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Have you ever met a farrier with fewer than 5 years of experience who seems to have more certainty than those with significantly more years in the trade? Their confidence on farriery doesn’t correlate to what their actual knowledge and ability indicate. Turns out there is something to this.
In March, I attended the Equine Soundness Professionals Podiatry Seminar. We have coverage of this inaugural event on our website, as well as an article in this issue featuring University of California, Davis, farrier Shane Westman (Page 90) taken from this seminar. At the meeting, he briefly discussed the Dunning-Kruger Effect and how it affects many humans.
In 1999, psychologists David Dunning and Justin Kruger published a study on a cognitive bias that showed some people who are least competent at a task often incorrectly rate themselves as high-performers because they are too ignorant to know otherwise. The duo defined their study by testing students in a variety of subjects. Students who performed the poorest overestimated their scores, while those who did slightly better underestimated their scores.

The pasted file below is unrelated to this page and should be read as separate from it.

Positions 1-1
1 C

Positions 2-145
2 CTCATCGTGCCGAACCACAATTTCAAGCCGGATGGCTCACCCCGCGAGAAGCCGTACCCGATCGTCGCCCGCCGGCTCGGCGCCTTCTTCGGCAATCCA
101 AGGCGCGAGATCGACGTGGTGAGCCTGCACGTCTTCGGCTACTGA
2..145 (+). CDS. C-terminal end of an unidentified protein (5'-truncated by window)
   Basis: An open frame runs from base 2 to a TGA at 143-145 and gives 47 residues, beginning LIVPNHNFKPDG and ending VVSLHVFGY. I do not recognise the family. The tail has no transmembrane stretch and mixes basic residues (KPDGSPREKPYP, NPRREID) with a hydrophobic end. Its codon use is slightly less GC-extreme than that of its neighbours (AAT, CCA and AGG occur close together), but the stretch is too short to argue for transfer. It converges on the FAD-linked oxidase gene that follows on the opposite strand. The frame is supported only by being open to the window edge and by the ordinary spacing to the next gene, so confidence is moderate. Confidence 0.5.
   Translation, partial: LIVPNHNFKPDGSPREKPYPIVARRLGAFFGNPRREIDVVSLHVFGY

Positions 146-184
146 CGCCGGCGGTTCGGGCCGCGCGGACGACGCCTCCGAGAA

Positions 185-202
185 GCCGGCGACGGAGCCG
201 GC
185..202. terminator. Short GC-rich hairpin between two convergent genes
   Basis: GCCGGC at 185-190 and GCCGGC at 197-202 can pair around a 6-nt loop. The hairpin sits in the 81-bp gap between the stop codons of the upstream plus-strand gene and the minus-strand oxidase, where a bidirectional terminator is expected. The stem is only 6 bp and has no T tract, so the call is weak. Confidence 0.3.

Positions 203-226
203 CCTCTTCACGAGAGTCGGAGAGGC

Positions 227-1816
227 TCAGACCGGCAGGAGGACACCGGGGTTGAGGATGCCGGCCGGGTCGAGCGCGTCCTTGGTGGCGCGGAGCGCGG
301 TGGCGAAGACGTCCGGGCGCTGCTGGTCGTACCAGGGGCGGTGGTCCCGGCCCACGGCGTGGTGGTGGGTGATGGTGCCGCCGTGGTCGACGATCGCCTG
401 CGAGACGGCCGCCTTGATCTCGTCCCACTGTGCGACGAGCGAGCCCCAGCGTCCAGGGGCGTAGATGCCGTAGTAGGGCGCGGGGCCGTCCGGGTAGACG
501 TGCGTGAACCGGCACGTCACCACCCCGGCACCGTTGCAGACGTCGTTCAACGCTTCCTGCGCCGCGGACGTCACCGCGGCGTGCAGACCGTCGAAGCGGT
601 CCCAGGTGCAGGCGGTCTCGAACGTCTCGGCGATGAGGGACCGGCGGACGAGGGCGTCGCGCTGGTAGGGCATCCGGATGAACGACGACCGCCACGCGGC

Dunning and Kruger graphed these findings, showing how confidence spikes with those with the least experience. As competency increases among those in the study, certainty dips until it bottoms among those in the pool with average ability. The graph starts an upswing and eventually peaks when the genius emerges with high levels of competency. Their confidence matches their expertise because they are aware of their knowledge and ability.